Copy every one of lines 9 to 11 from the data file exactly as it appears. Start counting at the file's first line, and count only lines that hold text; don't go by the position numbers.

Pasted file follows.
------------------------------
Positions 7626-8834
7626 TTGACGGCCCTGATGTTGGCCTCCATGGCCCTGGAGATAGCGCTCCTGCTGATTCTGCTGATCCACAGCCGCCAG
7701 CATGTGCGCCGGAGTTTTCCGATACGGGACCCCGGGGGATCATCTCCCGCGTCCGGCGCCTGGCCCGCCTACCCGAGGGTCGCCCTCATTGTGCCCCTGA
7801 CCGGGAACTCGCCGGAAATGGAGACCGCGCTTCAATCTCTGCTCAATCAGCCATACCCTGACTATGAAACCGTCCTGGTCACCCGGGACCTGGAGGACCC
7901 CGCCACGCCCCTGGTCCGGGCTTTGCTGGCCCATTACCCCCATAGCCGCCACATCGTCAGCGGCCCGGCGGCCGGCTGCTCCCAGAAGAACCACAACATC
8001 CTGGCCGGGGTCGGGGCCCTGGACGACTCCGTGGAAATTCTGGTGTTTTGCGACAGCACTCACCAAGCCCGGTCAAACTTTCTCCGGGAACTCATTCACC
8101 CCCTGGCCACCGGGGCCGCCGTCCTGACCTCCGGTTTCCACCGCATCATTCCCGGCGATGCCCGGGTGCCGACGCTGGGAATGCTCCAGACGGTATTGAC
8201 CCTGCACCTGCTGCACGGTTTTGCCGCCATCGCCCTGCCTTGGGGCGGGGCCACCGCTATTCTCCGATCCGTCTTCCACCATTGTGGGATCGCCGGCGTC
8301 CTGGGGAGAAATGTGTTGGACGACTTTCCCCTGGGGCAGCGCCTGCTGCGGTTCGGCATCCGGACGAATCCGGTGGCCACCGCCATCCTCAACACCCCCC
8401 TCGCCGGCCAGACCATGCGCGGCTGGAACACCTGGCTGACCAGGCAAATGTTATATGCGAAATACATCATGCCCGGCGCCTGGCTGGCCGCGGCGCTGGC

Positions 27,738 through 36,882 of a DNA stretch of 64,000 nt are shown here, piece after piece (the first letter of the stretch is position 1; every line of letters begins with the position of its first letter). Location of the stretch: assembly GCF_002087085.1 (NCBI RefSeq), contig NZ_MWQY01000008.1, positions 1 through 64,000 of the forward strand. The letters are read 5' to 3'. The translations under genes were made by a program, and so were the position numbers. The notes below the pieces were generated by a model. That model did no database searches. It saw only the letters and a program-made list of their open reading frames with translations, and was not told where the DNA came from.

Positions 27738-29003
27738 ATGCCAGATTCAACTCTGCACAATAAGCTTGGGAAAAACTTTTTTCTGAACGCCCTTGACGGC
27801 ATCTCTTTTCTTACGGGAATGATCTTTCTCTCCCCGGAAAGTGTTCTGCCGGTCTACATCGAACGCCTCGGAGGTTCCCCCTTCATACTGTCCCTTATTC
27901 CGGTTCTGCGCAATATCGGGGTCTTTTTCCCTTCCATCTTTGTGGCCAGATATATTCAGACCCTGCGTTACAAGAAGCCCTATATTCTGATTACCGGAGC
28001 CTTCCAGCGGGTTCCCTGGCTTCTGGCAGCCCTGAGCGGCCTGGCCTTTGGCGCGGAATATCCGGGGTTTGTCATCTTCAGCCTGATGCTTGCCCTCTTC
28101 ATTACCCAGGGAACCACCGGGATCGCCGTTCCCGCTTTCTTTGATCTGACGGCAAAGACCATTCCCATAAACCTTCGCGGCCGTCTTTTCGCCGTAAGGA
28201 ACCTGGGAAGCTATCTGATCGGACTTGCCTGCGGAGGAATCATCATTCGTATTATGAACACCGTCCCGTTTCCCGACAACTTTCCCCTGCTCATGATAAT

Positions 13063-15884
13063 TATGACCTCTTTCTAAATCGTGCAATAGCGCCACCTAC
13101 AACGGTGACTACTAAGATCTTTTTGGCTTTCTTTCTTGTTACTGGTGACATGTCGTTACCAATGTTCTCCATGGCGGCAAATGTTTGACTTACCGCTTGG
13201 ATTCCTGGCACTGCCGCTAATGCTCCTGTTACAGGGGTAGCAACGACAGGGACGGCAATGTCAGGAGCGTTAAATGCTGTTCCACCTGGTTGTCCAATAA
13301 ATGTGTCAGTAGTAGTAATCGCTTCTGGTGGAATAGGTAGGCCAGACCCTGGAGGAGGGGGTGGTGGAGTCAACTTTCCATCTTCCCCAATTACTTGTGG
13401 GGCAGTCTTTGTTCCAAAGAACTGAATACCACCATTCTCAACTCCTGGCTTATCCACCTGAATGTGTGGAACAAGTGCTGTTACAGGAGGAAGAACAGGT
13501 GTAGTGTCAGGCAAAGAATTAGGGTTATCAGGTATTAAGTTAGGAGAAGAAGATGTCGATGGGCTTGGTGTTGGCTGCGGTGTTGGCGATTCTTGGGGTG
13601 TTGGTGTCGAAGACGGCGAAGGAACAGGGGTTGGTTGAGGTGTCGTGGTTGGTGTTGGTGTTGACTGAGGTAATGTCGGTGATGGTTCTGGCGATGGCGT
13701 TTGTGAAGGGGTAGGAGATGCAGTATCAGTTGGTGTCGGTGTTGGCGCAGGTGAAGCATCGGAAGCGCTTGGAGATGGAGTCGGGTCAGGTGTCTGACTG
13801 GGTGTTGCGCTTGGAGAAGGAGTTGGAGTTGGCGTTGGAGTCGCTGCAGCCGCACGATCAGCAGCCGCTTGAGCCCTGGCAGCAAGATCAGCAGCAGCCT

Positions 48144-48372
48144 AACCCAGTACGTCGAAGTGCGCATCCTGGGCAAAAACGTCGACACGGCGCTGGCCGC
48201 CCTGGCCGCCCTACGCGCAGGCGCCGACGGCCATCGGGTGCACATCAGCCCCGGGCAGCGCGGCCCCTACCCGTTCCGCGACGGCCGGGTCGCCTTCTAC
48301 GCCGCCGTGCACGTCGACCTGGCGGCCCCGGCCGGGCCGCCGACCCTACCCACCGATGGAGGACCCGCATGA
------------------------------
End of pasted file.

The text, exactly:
8301 CTGGGGAGAAATGTGTTGGACGACTTTCCCCTGGGGCAGCGCCTGCTGCGGTTCGGCATCCGGACGAATCCGGTGGCCACCGCCATCCTCAACACCCCCC
8401 TCGCCGGCCAGACCATGCGCGGCTGGAACACCTGGCTGACCAGGCAAATGTTATATGCGAAATACATCATGCCCGGCGCCTGGCTGGCCGCGGCGCTGGC

Positions 27,738 through 36,882 of a DNA stretch of 64,000 nt are shown here, piece after piece (the first letter of the stretch is position 1; every line of letters begins with the position of its first letter). Location of the stretch: assembly GCF_002087085.1 (NCBI RefSeq), contig NZ_MWQY01000008.1, positions 1 through 64,000 of the forward strand. The letters are read 5' to 3'. The translations under genes were made by a program, and so were the position numbers. The notes below the pieces were generated by a model. That model did no database searches. It saw only the letters and a program-made list of their open reading frames with translations, and was not told where the DNA came from.